What Is the Foreclosure Process?

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Foreclosure is the process of a bank or lender taking back into possession a property that they secured a mortgage against, using the home as collateral. Consider working out a mitigation plan to prevent foreclosure with help from a mortgage specialist in this free video on foreclosure.

Part of the Video Series: Real Estate Financing
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Video Transcript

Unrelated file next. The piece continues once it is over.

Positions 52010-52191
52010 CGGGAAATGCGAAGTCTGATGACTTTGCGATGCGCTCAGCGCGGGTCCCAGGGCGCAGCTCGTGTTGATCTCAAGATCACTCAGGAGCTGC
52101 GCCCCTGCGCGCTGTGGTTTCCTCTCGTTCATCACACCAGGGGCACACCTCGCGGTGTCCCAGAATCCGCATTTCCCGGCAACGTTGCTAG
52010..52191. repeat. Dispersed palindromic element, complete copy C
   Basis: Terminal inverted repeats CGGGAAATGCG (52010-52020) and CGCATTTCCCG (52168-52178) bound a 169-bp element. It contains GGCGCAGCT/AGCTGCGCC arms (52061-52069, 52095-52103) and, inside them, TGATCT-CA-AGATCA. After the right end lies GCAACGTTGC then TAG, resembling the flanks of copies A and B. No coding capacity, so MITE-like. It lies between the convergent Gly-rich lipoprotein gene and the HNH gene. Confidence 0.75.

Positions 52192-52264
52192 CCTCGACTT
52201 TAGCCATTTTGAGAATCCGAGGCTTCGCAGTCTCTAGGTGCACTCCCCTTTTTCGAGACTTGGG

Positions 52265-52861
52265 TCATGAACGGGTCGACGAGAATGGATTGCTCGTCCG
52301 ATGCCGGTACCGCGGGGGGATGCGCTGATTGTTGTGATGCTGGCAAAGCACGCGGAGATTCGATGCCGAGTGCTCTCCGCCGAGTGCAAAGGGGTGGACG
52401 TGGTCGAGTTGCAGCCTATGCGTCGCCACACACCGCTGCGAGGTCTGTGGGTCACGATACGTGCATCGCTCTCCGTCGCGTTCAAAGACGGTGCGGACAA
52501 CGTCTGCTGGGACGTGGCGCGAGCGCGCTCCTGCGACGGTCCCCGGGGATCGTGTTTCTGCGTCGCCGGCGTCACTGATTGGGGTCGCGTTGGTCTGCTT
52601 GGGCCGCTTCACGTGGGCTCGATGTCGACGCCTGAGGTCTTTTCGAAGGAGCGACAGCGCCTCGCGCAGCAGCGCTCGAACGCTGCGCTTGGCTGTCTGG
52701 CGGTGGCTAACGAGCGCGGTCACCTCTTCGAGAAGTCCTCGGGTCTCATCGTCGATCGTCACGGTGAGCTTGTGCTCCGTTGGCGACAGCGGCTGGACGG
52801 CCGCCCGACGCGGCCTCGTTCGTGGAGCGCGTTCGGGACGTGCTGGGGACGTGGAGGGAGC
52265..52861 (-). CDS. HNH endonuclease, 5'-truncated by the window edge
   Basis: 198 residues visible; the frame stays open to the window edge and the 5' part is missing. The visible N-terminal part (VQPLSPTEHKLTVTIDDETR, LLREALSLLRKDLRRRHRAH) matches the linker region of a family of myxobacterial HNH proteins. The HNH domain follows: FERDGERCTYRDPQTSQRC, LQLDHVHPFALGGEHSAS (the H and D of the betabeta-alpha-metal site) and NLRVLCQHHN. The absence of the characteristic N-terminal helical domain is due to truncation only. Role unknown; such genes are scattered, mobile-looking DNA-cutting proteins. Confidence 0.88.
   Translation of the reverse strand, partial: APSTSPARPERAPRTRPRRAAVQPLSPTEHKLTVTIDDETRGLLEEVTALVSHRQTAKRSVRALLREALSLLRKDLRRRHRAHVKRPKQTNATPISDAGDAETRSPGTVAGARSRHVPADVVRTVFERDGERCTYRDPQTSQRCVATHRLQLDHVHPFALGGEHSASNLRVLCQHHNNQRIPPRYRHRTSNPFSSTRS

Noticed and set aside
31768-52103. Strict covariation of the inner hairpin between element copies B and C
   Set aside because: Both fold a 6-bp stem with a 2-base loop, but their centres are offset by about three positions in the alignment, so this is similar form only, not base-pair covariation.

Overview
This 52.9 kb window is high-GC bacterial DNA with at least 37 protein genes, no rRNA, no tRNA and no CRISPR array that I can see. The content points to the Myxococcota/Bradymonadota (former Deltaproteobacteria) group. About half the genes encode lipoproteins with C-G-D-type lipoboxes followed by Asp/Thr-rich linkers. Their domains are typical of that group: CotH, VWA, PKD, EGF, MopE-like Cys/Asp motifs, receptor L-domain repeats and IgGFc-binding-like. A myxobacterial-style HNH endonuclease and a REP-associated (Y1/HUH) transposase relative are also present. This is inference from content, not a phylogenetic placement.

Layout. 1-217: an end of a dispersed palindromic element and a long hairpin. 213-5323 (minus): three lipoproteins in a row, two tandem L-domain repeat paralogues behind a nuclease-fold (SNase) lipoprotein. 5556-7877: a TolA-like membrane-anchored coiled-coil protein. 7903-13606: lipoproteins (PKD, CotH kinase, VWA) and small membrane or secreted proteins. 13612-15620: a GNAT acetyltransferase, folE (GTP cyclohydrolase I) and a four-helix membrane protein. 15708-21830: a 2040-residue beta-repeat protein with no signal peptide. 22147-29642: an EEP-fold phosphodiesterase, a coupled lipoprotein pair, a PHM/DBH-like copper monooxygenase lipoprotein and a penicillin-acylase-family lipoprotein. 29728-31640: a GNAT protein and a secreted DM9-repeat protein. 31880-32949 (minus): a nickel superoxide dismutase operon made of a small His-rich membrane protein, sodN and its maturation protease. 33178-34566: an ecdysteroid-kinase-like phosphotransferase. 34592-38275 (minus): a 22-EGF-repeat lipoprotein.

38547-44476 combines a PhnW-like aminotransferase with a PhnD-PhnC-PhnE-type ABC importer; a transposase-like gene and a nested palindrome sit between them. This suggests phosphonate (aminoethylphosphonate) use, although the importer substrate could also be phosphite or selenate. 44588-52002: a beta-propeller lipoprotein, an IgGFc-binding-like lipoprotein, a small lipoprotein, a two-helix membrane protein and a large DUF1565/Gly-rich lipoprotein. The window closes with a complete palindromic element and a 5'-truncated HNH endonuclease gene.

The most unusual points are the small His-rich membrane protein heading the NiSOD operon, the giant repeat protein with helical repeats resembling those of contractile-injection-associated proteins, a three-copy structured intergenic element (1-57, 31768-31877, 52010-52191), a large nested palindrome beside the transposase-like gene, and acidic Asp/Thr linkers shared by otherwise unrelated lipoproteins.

Hi, my name is Stetson Lowe and in this clip we're going to be talking about the foreclosure process and what is it. Foreclosure is the process of the bank or a lender taking back possession of a property that they secured a mortgage against and lent the borrower money on to purchase the property, and their collateral was the home, itself. So if a borrower stops making payments in the deed of trust or mortgage, the lender or bank has certain rights to take that property back upon default. And, each state varies a little bit on how the process works, but the overall process is much the same. Typically, once a borrower has gone ninety days late on a mortgage payment, they will file what's called a notice of default with the county, and begin the foreclosure process. There's a period of procurement where the borrower has the right to bring the mortgage current, and catch up all his payments, or work out a suitable work-out plan with the lender, I guess. A mitigation plan on how the lender can keep that borrower in the home. If, during that time, the borrower does not work with the bank or has no way of bringing the mortgage current, then the lender will then schedule an auction date at which point the home will go up for auction on the county courthouse steps, and it will be sold to the highest bidder. The trustee for the bank will usually always show up to the auction and make sure that if the bidding is not going high enough to cover their mortgage or to get an acceptable point of loss for the lender, their trustee will submit bids until they hit that point, and they'll actually purchase the home back at auction, and take control of it and then fix it up, and put it back on the market and try to sell it to get more money back so they don't lose so much in the foreclosure process. So, that's foreclosure in a nutshell.


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